Some people find themselves untying the knot with relish, says David Mejias, a divorce lawyer in Glen Cove, New York, in this Newsday article by Laura Albanese.  He says divorce is losing much of its stigma.

So Mejias is organizing a Divorce Expo on March 24 on the golf course in Port Washington, New York.  The event, which will be free to the public, will feature hundreds of vendors and consultants, from therapists to plastic surgeons.  Dr. Stephen Greenberg, for example, a plastic surgeon in Woodbury, New York provides custom divorce packages for botox, tummy tucks, breast augmentation, and those nips that people reentering the dating scene might want.

Mejias expects to attract around 300 people.


Falling in love is as easy as falling off a log.  Staying in love, however, is a decision.  Marriage is hard work.  It takes commitment and compromise.

When you are with someone every day for a long time, you tend to take them for granted.  The problem with this is it makes them feel like you are taking them for granted.

Here is my solution.

Greet your spouse with enthusiasm and energy.  Show them you are happy to see them.  Smile and say “Hello!  How are you, dear?”

Don’t make your first words “What’s for dinner?” or “The kids were terrible today.”  Show your spouse, by your actions and words, that you are happy that you found them and grateful to be married to them.

Celebrate your spouse every time you see them – when you wake up in the morning, when you come home from work or your spouse comes home from work.

By small gestures, strong bonds are made.  It only takes a second, but it takes so little to do so much.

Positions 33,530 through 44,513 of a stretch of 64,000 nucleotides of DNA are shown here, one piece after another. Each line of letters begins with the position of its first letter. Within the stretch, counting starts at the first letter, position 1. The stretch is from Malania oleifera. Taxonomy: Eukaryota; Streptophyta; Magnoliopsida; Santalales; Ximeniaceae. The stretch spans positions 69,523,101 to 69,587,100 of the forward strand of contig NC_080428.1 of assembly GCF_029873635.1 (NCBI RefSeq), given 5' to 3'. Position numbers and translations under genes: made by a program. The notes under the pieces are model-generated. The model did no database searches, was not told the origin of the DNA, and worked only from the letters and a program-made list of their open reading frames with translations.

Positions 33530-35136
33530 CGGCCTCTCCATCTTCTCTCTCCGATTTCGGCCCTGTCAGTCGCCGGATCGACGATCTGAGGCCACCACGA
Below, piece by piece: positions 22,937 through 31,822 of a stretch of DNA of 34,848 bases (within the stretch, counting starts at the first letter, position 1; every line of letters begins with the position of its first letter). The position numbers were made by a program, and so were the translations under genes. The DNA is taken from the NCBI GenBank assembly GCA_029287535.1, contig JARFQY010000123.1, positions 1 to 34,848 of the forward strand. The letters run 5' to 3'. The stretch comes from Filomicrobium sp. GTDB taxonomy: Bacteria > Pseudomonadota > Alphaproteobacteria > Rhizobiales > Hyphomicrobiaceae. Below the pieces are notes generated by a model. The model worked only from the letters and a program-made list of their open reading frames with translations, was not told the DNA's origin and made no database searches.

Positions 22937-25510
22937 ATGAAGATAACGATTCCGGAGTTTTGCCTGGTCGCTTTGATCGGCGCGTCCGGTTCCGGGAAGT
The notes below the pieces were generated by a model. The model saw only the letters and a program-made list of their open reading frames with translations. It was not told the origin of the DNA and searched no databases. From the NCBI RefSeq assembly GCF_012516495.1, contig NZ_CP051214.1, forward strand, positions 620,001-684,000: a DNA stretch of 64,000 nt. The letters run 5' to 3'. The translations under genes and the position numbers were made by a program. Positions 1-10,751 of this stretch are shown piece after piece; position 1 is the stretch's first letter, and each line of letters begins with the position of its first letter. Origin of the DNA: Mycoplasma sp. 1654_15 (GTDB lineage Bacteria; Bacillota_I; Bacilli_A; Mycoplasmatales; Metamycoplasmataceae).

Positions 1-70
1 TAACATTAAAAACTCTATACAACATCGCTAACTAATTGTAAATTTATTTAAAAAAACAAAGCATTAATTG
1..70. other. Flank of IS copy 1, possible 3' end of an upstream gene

Uncontested divorces in Maryland are heard by a Family Law Master.  The Plaintiff needs to appear in court to testify.  The Defendant need only appear if it is what he or she wants to do.  Here’s a checklist of things you need for an uncontested divorce hearing:

  • Report of Absolute Divorce or Annulment of Marriage (the Blue Form)
  • Separation Agreement
  • A Copy of Your Marriage Certificate
  • Child Support Guidelines Worksheet
  • Corroborating Witness and Witness Information Form
  • Submission to Judgment


A friend of mine tells this story about one night when he was working as an assistant manager at a health club.  A young woman came in with a little girl.  She looked harried, probably from working all day, and now she was looking forward to a swim with her daughter.

“I’m sorry, ma’am , the manager said, “but the pool closes at 7:00 pm.”

“Oh,” said the woman, dejectedly, and turned to go.  Ordinarily, that would have been the end of it.  The result would be an unhappy customer.

But, as the mother was walking away, the manager said “Ma’am?”  As she turned, he said to her, “You have a beautiful little girl.”

She lit up with a great big smile and you could almost see the stress of the day melting from her as she squared her shoulders, lifted her head and stood up straight.  An unhappy customer was turned into a happy customer.

It takes so little to do so much.

We are all starved for recognition, acknowledgment and love.  So take two minutes and buy some flowers, pick up the clothes on the floor, empty the dishwasher or fill up your spouse’s car without telling them.  You get the idea.  Keeping Rule No. 1 in mind will reap large dividends for only a little effort.

Here’s a “divorce quote” from Oscar Wilde.

“Bigamy is having one wife/husband too many. Monogamy is the same.” –Oscar Wilde

THYDEN GROSS AND CALLAHAN LLP is pleased to announce that partners, James J. Gross, Michael F. Callahan and Lois R. Finklestein, have been selected as Maryland Super Lawyers and District of Columbia Super Lawyers for 2008.

The Super Lawyers selection process includes peer nominations, a blue ribbon panel review and independent research.

Only five percent of attorneys are selected each year.

How does a one time capital gain factor in to child support? Is a one time capital gain income for child support? Let me tell you a little story.

I was just ordering a cuppa joe and a muffin at the Starbucks next to the courthouse when I bumped into Ronnie, a lawyer friend of mine, who was looking kind of rumpled.

“Ronnie,” I said cheerfully, “you look like you are not having such a great day, pal.”